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Here's How Education Cuts Are Affecting NC Teacher Assistants

Fayetteville teacher assistant Grace King works with first graders on sight words.
Reema Khrais

Public school districts throughout the state have fewer teacher assistants in the classrooms this academic year than the previous year, despite assurances from lawmakers that the state budget would not lead to TA reductions.  

Since the 2008-09 recession, state funding for TAs has been reduced by more than 20 percent, leading to thousands of cuts.

In Cumberland County Schools, teacher assistant Grace King begins her day driving a school bus.

After her shift is over at 8:15 am, she rolls into the lot of Cumberland Mills Elementary School, sweeps the candy wrappers and dirt off the bus, and heads to a first-grade classroom.

“I get ready to do my TA time, my other job – my paying job,” says King.

King has been a teacher assistant for 17 years. Like many other TAs, she drives a bus as part of a school district requirement.

In the classroom, she heads straight to a little brown table and begins going over sight words with an excited group of first-graders.

King says part of her job description is to be flexible – to work with individual students, fill in for teachers, take phone calls and drive buses. During the school day she splits her time between two first-grade classrooms.  

“Over the years, things have really changed,” she says. “At one time, first-graders did have a full-time assistant, kindergardeners had a full-time assistant. But with the cuts going on, you’re lucky to have a job.”

King says it’s been a while since her school had teacher assistants for second and third-grades.

“Back in the day, honey,” she says. “A lot of things used to happen back in the day.”

Looking at the numbers

Statewide there are 7,000 fewer teacher assistants today than in 2008.

During the 2008-09 academic year, 30,002 teacher assistants were employed state-wide. Last school year, there were 23,232 teacher assistants.

“We went from about 800 to 400 TAs in about three years [in our district],” says Frank Till, superintendent of Cumberland County schools.

Till says state lawmakers have not provided enough funding to keep up with the growing number of students. This year, Cumberland County schools had to cut about 30 TA positions.

Across the state, school districts faced similar TA cutbacks this school year:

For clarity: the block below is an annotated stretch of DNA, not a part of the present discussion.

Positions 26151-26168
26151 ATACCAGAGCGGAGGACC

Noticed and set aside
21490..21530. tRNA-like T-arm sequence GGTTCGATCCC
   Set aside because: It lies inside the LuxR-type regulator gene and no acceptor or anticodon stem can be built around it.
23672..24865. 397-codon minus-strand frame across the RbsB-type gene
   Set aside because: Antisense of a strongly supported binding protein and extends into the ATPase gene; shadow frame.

• Rockingham County Schools: 20 fewer positions, reduced hours affecting about 100 people.
  • New Hanover County Schools:  Approximately 40 fewer positions.
  • Buncombe County Schools: Eliminated 30.5 positions.
  • Winston-Salem/Forsyth : Eliminated 190 positions.

In all of those cases, school district officials say they cut positions through attrition and retirements, not by laying off staff.
But some school districts – like Wake, Durham and Cabarrus – did not have to make any cuts to TAs this year, even though they also received less funding from the state.

“It is very common for wealthier school districts to take on the costs that had been reduced,” says Phillip Price, Chief Financial Officer for the Department of Public Instruction.

Many school districts, including those who made cuts to TAs, were able to preserve positions by using local funds. 

Lawmakers were adamant that school districts would not have to make any cuts to teacher assistants. But some school officials say they had to make cuts because of how the money was allotted.

Changes to state budget  

Earlier this summer, lawmakers were adamant that school districts would not have to make any cuts to teacher assistants. But some school officials say they had to make cuts because of how the money was allotted.  

When lawmakers drafted the budget, they moved about $85 million from the teacher assistant pool to the teacher pool. They said that, historically, some districts have used part of the money allotted for teacher assistants to hire more teachers and reduce class sizes, so they were attempting to make the budget more efficient.

Even though districts have the flexibility of moving that money around depending on their needs, the salaries do not convert perfectly, leading to funding gaps.  

Officials from the Department of Public Instruction also say that the new budget spends about $105 million less on teacher assistant positions than what was anticipated.

Republican lawmakers argue that education spending has increased in the last school year under their tenure, which is true. But the majority of funding since 2008-09 has been for benefit and salary changes, not for classroom funding.

'When the teacher has 20 plus kids and you have low kids who have not met standards for first-grade, you are going to need an extra hand.'

Feeling the pinch

Teacher assistant Grace King says she and students feel the impact of reductions in the state budget.

“When the teacher has 20 plus kids and you have low kids who have not met standards for first-grade, you are going to need an extra hand. That person [teacher] cannot do it by herself,” she says.

But more are having to figure out how it by themselves. Just how many more won’t be clear until the state gives an official number of teacher assistants cut this school year. 

Reema Khrais joined WUNC in 2013 to cover education in pre-kindergarten through high school. Previously, she won the prestigious Joan B. Kroc Fellowship. For the fellowship, she spent a year at NPR where she reported nationally, produced on Weekends on All Things Considered and edited on the digital desk. She also spent some time at New York Public Radio as an education reporter, covering the overhaul of vocational schools, the contentious closures of city schools and age-old high school rivalries.
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